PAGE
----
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Present-day food system not sustainable: study

Average world citizen must consume fewer animal products and waste less food to avoid irreversibly damaging the environment
by TR Pakistan

A more sustainable approach to agricultural production has to be acquired to meet the planet’s food demand as the population rises. As the world population could rise to as much as 10 billion people from the present 6.9 billion in the next 32 years, diets with a significantly greater vegetable protein intake will have to be acquired, suggests an international study published by the journal Nature on the occasion of the World Food Day.

The study entitled ‘Options for Keeping Food Systems Within Environmental Limits’ has concluded that food waste will also have to be reduced and more efficient agricultural practices and technologies will have to be acquired. Researchers involved in the study warn that if this is not done, the environment could be permanently damaged.

This sustainable approach to agricultural production must be acquired to meet the planet’s food demand by 2050. According to the study, this is necessary if the average global temperature rise is to be kept under two degrees Celsius (°C).

What’s the future of food?

For their analysis, researchers constructed a food-system model that connected consumption and production patterns across the globe. They distinguished several steps along the food chain, including primary production, trade in primary commodities, processing to oils, oil cakes and refined sugars, the use of feed for animals, and trade in processed commodities and animals. This model was then used to estimate the environmental impacts of the current food-system in 2050.

Average world citizens will have to consume 75 percent less beef, 90 percent less pork, and half the number of eggs. This will require tripling the consumption of beans and pulses, and quadrupling the consumption of nuts and seeds.

The diets of wealthy industrialized nations will require an even more radical change. In the United Kingdom and the United States, for example, citizens will have to cut the consumption of beef by 90 percent, and milk by 60 percent. This means they will have to eat 4-6 times more beans and pulses.

According to researchers involved in the study, this will require education, tax subsidies for plant-based foods, and changes in school and workplace menus.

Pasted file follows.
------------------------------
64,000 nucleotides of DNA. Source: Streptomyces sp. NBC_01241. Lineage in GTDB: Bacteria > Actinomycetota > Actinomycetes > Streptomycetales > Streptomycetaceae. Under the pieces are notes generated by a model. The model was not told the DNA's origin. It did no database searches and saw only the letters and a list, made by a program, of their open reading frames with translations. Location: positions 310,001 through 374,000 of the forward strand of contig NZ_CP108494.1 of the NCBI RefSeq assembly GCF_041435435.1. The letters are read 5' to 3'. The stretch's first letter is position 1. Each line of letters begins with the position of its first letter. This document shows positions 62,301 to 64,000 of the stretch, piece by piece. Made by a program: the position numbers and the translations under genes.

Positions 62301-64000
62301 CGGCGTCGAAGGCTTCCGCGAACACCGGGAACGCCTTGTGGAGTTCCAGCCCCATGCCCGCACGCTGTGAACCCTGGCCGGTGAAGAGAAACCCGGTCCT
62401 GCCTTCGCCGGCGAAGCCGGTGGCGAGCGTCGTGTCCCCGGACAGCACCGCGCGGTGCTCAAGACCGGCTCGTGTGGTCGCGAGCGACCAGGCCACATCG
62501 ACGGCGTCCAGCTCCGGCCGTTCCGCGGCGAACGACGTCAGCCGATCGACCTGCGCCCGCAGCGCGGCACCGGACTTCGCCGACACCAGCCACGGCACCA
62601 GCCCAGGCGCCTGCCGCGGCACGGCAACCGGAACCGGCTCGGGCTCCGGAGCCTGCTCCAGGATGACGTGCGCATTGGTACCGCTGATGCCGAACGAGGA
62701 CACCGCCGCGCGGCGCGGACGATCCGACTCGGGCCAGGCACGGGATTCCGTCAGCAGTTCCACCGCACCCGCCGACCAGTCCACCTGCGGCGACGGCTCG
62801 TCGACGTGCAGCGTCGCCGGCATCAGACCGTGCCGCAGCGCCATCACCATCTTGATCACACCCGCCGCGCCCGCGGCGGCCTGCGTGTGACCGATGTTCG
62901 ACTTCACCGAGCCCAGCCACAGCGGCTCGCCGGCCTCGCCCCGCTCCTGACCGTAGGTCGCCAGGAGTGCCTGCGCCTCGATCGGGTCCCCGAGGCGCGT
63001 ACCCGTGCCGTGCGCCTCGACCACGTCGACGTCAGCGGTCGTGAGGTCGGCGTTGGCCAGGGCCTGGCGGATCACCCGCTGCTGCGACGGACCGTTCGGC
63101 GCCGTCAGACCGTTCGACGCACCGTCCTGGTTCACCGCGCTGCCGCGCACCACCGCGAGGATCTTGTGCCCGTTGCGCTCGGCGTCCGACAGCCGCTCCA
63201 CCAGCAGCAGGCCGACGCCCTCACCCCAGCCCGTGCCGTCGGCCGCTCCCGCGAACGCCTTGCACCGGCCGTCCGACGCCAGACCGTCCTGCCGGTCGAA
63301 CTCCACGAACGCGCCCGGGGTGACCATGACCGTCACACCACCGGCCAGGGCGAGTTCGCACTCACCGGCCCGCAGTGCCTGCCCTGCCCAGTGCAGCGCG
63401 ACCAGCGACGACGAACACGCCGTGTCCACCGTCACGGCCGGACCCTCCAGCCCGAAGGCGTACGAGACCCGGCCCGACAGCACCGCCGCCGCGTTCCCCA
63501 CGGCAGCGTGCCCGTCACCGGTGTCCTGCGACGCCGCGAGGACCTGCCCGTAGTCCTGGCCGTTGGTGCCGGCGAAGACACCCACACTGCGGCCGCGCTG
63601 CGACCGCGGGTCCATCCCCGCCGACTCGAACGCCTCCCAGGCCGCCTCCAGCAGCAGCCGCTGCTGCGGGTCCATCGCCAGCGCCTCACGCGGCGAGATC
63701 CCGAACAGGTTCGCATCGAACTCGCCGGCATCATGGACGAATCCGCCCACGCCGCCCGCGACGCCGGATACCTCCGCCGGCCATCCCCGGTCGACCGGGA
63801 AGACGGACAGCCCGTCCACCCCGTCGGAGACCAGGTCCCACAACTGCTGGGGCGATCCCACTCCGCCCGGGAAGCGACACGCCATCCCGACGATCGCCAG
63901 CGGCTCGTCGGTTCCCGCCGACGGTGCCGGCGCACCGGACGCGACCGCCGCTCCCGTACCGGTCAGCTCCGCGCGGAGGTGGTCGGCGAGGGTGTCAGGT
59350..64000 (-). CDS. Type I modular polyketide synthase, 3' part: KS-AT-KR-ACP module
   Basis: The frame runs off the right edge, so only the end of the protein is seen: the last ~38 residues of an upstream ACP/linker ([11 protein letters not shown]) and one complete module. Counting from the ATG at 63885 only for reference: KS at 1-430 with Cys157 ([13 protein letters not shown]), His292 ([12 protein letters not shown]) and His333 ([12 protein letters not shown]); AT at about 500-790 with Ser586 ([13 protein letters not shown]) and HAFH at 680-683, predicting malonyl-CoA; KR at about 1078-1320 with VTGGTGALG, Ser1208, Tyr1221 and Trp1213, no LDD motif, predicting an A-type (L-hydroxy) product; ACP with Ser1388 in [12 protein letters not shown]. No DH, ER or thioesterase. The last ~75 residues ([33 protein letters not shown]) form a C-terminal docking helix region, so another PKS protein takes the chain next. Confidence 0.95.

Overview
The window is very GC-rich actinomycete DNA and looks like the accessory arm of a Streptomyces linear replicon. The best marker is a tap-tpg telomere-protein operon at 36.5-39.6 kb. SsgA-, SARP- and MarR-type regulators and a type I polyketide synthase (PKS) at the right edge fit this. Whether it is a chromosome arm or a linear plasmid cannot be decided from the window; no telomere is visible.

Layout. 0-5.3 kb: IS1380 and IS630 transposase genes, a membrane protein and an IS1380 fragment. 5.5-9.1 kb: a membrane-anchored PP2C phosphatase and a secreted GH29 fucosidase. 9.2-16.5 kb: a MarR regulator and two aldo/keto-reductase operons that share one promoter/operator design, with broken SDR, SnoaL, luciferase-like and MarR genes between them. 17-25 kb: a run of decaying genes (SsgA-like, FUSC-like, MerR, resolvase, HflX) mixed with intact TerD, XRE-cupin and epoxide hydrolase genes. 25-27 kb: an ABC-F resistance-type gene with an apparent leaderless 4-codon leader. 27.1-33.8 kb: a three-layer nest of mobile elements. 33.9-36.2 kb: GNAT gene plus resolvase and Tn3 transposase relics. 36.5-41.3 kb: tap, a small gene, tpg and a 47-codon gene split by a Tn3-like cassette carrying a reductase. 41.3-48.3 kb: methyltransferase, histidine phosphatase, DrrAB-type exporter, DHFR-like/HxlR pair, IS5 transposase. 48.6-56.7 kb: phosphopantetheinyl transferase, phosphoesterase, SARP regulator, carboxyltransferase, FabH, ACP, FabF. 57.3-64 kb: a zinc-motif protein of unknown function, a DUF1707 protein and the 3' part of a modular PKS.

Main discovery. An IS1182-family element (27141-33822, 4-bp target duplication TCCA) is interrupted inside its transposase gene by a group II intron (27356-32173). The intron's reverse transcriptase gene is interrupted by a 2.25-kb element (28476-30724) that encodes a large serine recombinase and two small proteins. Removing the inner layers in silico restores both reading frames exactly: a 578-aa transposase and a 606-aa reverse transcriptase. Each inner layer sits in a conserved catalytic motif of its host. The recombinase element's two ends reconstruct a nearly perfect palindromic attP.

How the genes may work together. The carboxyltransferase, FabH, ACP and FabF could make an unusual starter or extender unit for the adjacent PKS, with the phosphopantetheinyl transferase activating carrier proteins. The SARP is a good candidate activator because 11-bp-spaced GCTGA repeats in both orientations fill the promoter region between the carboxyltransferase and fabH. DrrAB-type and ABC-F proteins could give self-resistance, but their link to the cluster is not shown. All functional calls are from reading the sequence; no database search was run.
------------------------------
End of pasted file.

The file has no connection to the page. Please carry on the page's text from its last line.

Read more: New product that detects food contamination can end the need for expiry dates 

Credit: Nature

Agricultural practices of the future

Farming practices will also need to undergo stringent changes to halt deforestation, avoid water shortages and stop fertilizer pollution. This will require increasing crop yields in developing nations, more universal water storage and a prudent approach to the use of fertilizer.

In 2010, the food system emitted roughly 5.2 billion tonnes of carbon dioxide and other greenhouse gases. It occupied 12.6 million square kilometers of cropland and consumed 1,810 cubic kilometers of surface and groundwater. Farming practices applied 104 teragrams of nitrogen and 18 teragrams of phosphorus in the form of fertilizers. Obviously, these figures will only rise along with the population.

The study has been published mere days after the United Nations Intergovernmental Panel on Climate Change published a report saying that keeping the rise in average global temperature at or below 1.5°C requires slashing greenhouse gas emissions 45 percent below 2010 levels by the year 2030. It also said that the devastation caused by a 2°C rise would be significantly greater than a 1.5°C rise.

Trends in Pakistan

Meanwhile, the trend in Pakistan doesn’t seem to be in line with the proposals of this research. According to the ‘State of Food and Agriculture in Asia and the Pacific Region’ report released by the Food and Agricultural Organization in April 2018, pulse consumption has declined in Pakistan from 15 kilograms a year per person in 2000 to seven kilograms in 2018. This has happened because more people can now afford to use animal products as their main source of protein.